Archive | British Columbia’s Golden Triangle Mining District

[B.C. Golden Triangle – Pretium Resources] In the Valley of the Kings – by Virginia Heffernan (CIM Magazine – April 18, 2016)

http://magazine.cim.org/en/

Up above the treeline in the mountains of northwestern B.C., Pretium Resources’ Brucejack project promises to add lustre to the province’s mining industry.

Cost overruns in the gold mining industry have become so commonplace that investors are justifiably wary of feasibility estimates. But the Brucejack project in British Columbia is trending in the opposite direction as construction progresses, shedding capital costs amid fiercely competitive conditions for equipment and contractors and favourable currency markets.

Since Vancouver-based Pretium Resources released a feasibility study for Brucejack in mid-2014, estimated capital costs for the project have dropped 14 per cent to US$641 million. That excludes the US$56 million in working capital set aside for startup in case gold receipts are delayed. The portion allocated to the underground mine fell 33 per cent to about US$101 million. Continue Reading →

BUILDING A MINER IN THE GOLDEN TRIANGLE – by James Kwantes (Resource Opportunities – September 16, 2016)

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IDM Mining (IDM-V) site visit

Getting to IDM Mining’s Red Mountain gold project in northwestern British Columbia wasn’t quite “planes, trains and automobiles,” but it was close. First I flew from Vancouver into Smithers. There’s some family history in the neighbourhood — down the road is Houston, where my grandfather settled with his family after emigrating from the Netherlands. There’s some family history for IDM CEO Rob McLeod, as well.

From Smithers it was into a rental car for the 330-kilometre trek to Stewart, nestled beside the Alaska panhandle. Jagged mountain peaks and tall waterfalls make the final approach beautiful.

A helicopter picked me up for the last leg to Red Mountain, 15 kilometres northeast of Stewart. It was a cloudy day, so the pilot had to take the “long way,” threading his machine through the Bitter Creek Valley to the site. It’s the same route the road will take from Stewart — in the helicopter, it was still only about 10 minutes. Continue Reading →

History of Mining – Stewart, B.C. (Python Mining Consultants – 2010)

Above Video: From the 1970’s CBC series ‘The Northerners’ with host Bob Switzer, remarkable footage of early gold and silver miners in the Stewart area, Anyox and Kitsault.

http://www.pythongroup.ca/

Stewart, B.C. is a small town tucked at the head of the Portland Canal District, in British-Columbia. The town was once as large as 10,000 people before the First World War yet now holds less than 500 permanent residents. This is largely due to the fact that the town once had an active mining industry. That is no longer the case today. This article looks to outline the mining activities that occurred in and around Stewart, B.C. in the past.

Exploration in the area began in 1898, when a group of 68 prospectors travelled to the area in search of placer gold deposits. Evidence suggests, however, that the Nass River Indians knew the area at the head of the Portland Canal well before this and referred to it as Skam-A-Kounst, meaning safe place. They would travel to this area as a retreat from the harassment of the coastal Hiadas.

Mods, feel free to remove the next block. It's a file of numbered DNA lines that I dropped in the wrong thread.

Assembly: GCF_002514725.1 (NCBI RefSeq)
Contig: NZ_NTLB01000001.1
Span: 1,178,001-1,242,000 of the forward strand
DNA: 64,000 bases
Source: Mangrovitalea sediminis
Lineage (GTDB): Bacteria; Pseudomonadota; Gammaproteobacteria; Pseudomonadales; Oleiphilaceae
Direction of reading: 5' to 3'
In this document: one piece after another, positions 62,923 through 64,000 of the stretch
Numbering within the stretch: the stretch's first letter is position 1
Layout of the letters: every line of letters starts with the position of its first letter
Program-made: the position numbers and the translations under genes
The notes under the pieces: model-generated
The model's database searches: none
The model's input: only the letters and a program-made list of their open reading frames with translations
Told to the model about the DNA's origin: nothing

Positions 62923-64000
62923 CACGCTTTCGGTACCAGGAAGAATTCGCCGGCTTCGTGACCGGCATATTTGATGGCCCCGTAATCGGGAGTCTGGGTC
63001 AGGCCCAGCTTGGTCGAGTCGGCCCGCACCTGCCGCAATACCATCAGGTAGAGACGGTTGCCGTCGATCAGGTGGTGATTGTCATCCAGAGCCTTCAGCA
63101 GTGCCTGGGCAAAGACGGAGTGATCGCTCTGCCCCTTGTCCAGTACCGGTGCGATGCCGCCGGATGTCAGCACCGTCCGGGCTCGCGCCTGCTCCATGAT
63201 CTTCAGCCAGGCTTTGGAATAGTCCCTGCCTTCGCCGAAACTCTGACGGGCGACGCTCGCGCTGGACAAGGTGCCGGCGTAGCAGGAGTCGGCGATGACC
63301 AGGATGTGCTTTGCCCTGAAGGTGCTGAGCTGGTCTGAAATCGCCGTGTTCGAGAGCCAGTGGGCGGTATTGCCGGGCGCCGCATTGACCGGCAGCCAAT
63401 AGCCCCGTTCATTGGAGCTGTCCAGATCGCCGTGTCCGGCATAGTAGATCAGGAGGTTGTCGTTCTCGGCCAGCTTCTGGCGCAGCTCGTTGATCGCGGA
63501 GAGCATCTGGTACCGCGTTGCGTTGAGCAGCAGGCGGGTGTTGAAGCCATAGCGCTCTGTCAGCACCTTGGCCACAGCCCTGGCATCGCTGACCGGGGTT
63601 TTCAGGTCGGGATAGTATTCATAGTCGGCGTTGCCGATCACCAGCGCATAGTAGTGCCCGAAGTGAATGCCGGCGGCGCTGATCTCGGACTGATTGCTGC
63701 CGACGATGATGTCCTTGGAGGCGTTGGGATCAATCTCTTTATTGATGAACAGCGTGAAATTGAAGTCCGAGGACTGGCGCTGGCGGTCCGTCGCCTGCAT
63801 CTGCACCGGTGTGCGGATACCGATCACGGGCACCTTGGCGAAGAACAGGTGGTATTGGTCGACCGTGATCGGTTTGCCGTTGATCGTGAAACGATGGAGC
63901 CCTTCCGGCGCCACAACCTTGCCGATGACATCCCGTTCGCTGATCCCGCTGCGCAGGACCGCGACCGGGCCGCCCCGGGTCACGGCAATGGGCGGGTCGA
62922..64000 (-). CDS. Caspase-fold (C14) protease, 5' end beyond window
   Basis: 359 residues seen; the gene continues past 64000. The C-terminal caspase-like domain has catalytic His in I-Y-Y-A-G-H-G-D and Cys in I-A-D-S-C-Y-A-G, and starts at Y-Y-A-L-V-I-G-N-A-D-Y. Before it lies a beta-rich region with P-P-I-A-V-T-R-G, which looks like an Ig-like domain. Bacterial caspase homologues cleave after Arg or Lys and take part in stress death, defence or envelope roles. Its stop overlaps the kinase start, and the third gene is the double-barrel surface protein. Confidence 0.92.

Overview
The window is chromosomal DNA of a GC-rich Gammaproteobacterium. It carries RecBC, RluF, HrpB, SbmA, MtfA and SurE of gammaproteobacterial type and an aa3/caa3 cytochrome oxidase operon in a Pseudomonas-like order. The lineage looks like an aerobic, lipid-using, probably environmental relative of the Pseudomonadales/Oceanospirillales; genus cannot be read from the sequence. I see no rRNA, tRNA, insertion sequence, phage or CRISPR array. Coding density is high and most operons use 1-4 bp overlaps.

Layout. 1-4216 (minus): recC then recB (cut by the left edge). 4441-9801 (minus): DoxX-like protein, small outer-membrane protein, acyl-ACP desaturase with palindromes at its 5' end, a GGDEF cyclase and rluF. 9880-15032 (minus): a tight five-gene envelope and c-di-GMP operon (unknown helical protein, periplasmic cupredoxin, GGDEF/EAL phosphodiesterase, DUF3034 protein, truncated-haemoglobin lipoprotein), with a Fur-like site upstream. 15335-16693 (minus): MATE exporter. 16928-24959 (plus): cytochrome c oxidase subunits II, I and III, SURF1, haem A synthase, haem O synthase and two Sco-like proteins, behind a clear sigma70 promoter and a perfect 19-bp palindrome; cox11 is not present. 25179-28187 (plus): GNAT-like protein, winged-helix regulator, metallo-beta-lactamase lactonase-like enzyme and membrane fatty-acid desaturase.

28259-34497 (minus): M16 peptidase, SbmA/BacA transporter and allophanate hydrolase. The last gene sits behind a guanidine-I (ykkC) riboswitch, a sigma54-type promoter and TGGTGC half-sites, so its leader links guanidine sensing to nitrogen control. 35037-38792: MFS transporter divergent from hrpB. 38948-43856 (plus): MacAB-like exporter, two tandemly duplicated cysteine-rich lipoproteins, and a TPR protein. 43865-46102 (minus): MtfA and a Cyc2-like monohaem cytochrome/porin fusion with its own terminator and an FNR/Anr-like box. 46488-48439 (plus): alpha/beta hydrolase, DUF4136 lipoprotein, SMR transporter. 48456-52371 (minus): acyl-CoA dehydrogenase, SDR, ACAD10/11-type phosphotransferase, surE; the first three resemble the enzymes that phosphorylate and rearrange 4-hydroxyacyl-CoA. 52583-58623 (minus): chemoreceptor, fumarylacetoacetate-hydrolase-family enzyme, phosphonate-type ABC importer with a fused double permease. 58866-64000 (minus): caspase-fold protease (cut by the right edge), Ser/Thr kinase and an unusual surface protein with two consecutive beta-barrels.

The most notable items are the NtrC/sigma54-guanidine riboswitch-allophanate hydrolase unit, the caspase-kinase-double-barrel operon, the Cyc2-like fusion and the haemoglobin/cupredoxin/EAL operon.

Here, they would hunt birds and pick wild berries. In 1896, Captain D. Gilliard arrive in the area, exploring the area on behalf of the U.S. Army Corps of Engineers. Continue Reading →

A revival takes shape in B.C.’s Golden Triangle – by James Kwantes (CEO.ca – April 4, 2016)

https://ceo.ca/

This is a story about past, present and future in a mineral-rich corner of the North American continent. High-grade gold mines like Snip and Eskay Creek helped give northwestern British Columbia its Golden Triangle moniker. If those two operations are symbolic of the region’s rich past, Red Chris holds a strong claim on the present.

The Imperial Metals (III-T) mine is the latest to go into production. This year Imperial expects to pull out more than 90 million pounds of copper and more than 60,000 ounces of gold from Red Chris, a large copper-gold porphyry deposit.

Red Chris feeds into the government funded Northwest Transmission Line, a 344-km 287-kilovolt power line completed in 2014 at a cost of more than $700 million. Imperial Metals built a 93-km extension to the new power line to feed Red Chris. So the infrastructure push — the power line, roads and new Hydro projects — in the Golden Triangle is a major reason for present-day optimism about revitalization. Continue Reading →

British Columbia’s Golden Triangle – by Lawrence Roulston (Kitco.com – September 24, 2012)

http://www.kitco.com/

[While a bit dated, this article is very informative. Stan Sudol-RepublicOfMining.com]

With a strong financial backer, Calpine was able to carry out a comprehensive
exploration program. They drilled more than 100 holes that were geologically
encouraging, but which would not have attracted the attention of most investors.
It was hole number 109 that convinced investors of the significance of the Eskay
Creek discovery. That hole, one of the most impressive drill holes of all time,
encountered an extraordinary 208 meters that assayed 27 grams per tonne gold
and 30 g/t silver.

A corner of Canada’s western-most province hosts one of the richest mineral belts in the world. Few investors yet appreciate the enormous value of that region.

British Columbia, long recognized for its exceptional mineral wealth, is regaining prominence among mining investors. Canada in general is looking increasingly attractive as the mining industry faces mounting challenges in many jurisdictions around the globe. Continue Reading →